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At Least 60 Dead in Attack on Camp for Displaced People in Congo

KINSHASA, Democratic Republic of Congo — The families had fled their homes and farms to escape attacks by marauding militants, taking refuge in a makeshift camp for displaced people in eastern Democratic Republic of Congo.

But a militia found them anyway as they slept in the white tents of the Plaine Savo camp in Ituri province on Tuesday night, shooting and hacking to death at least 60 people — many of them women and children.

The heinous act of violence shook Africa’s second-largest nation, where a surge of attacks has left communities displaced, devastated and in dire need of humanitarian assistance.

The assault was one of the biggest in almost a year to hit the country’s restive eastern region, which is beset by poor governance, weak security and rampant corruption. More than 120 armed groups operate in the eastern provinces of North Kivu, South Kivu and Ituri, according to the Kivu Security Tracker, which records violence and human rights violations in eastern Congo.

Ndalo Budz, who works for Caritas Congo and manages the camp that was attacked on Tuesday night said that besides those killed, more than 50 people were injured, some severely. The fatalities included at least 16 children and nine women, according to Pierre Boisselet, the coordinator of the Kivu Security Tracker.

Videos from eyewitnesses, some shared on social media, showed crowds wailing over the bodies of their loved ones, many of them with what appeared to be deep cuts on their heads and necks.

Lt. Jules Ngongo, the Congolese Army spokesman in Ituri, said the Cooperative for Development of Congo militia, known locally as CODECO, was responsible for the attack. He said the army was deployed to the camp after the attack “to restore order, and we are chasing the enemy.”

Peacekeepers from the United Nations exchanged fire with the attackers and later conducted joint operations with the Congolese forces to secure the area, said Farhan Haq, deputy spokesman for U.N. Secretary-General António Guterres, said in a news briefing on Wednesday. Delivery of humanitarian assistance to the area remained limited, he said.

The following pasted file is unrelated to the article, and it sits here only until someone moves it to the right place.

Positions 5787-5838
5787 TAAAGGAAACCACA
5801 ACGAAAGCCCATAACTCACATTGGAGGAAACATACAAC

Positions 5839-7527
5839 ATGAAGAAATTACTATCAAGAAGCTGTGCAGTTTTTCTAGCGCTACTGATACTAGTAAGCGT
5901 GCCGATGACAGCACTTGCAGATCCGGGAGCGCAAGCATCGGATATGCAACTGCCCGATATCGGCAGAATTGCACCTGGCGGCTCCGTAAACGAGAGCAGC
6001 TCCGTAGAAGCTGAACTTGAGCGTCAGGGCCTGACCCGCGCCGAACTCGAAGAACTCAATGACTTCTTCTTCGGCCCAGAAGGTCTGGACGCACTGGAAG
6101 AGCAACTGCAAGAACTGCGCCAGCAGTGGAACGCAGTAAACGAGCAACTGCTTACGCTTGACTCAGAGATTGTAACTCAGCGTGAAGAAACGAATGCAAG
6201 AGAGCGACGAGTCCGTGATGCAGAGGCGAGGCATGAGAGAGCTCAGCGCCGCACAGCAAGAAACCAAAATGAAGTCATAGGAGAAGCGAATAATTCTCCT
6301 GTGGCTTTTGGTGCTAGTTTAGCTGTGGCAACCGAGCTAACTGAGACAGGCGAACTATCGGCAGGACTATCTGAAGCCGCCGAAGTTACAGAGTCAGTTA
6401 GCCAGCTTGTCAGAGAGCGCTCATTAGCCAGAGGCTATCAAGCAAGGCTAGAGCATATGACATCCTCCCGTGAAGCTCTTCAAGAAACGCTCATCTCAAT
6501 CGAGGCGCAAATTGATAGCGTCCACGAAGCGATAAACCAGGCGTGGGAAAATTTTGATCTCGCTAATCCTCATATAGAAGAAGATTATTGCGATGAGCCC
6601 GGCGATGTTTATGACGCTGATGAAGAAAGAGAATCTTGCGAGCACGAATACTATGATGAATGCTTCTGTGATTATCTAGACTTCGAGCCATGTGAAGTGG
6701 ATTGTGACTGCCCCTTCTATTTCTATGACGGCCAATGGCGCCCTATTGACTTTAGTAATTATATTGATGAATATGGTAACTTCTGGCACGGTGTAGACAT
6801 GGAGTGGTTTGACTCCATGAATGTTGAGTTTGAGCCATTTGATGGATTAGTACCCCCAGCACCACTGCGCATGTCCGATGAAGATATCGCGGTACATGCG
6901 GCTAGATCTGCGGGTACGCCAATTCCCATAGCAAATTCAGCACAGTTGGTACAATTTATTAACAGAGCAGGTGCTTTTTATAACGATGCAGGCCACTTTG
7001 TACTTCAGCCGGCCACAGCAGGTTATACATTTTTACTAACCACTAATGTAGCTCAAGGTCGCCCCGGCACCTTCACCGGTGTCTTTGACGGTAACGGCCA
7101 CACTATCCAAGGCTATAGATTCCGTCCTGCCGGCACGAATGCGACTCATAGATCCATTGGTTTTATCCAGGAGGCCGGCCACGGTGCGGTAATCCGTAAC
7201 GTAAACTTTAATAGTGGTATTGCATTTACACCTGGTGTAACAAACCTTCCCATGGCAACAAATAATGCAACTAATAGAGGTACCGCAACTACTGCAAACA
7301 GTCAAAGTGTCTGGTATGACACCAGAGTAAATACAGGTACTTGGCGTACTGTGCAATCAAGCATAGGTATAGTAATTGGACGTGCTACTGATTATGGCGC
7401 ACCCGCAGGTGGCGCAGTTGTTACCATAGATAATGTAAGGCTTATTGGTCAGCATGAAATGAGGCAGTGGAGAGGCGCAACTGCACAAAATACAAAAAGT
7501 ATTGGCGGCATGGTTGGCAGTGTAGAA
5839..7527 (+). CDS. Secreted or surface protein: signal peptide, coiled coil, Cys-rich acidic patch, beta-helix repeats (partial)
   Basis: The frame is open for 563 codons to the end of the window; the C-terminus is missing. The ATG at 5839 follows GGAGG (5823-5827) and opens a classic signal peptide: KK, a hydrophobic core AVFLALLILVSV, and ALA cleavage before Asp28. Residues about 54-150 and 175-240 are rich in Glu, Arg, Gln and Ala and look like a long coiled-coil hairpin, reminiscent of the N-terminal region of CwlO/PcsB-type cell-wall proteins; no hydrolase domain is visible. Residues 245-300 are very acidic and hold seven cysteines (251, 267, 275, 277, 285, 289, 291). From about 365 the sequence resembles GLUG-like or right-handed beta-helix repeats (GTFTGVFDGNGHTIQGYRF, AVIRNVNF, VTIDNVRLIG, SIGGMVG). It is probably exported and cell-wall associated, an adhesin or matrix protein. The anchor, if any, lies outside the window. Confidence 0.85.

Mike Hammer, the U.S. ambassador to Congo, said in a post on Twitter that the killing of “defenseless civilians” seeking humanitarian assistance was “unforgivable,” adding, “The perpetrators must be brought to justice.”

The attack was the latest to rock eastern Congo, a lush, mineral-rich region where militant groups have for years carried out vicious assaults against the local population. The attack on Tuesday, Mr. Boisselet said, was the deadliest one recorded in the region since last May, when 55 people were killed in a double attack in Boga and Tchabi villages in Ituri Province.

Nearly 5.6 million people remained displaced in Congo as of November, according to the United Nations refugee agency, with more than a million others registered as refugees and asylum seekers outside the country.

The deadliest of the armed groups is the Allied Democratic Forces, which has targeted peacekeeping forces, conducted jail breaks and carried out a string of suicide attacks in both Congo and neighboring Uganda. In late November, Uganda sent its troops into Congo in a joint operation with Congolese forces aimed at neutralizing the group and taking over its bases in the country.

CODECO, the militia that the government says conducted the assault on Tuesday, has been attacking villages in Ituri Province and pushing more people from their homes in the last three years, according to observers. At least four splinter groups of the militia emerged after its leader, Justin Ngudjolo, was killed in March 2020, with one of the offshoots, Union of Revolutionaries for the Defense of the Congolese People, carrying out at least 293 violent incidents since last April, according to the Kivu tracker.

As security has deteriorated, more than 800 deaths were recorded in Ituri in the last six months of 2021, Mr. Boisselet said.

Some displacement camps have seen repeated attacks. More than 20,000 people lived in Plaine Savo camp, said Simon Englebert Lubuku, the deputy country spokesman for the U.N. refugee agency, with those in the camp originally fleeing violence in the Djugu territory.

The violence in eastern Congo has continued even after President Felix Tshisekedi announced a “state of siege” last May in North Kivu and Ituri. The declaration put the military and the police in charge of the regions and instituted martial law in a bid to end the bloodshed. But killings, rapes and abductions have continued.

“Neither the Congolese Army nor the United Nations peacekeeping forces have been able to offer adequate protection to all the I.D.P. sites, whose numbers are growing,” Mr. Boisselet said, referring to the displacement camps.

Steve Wembi reported from Kinshasa, and Abdi Latif Dahir from Khartoum, Sudan.

Circassia News

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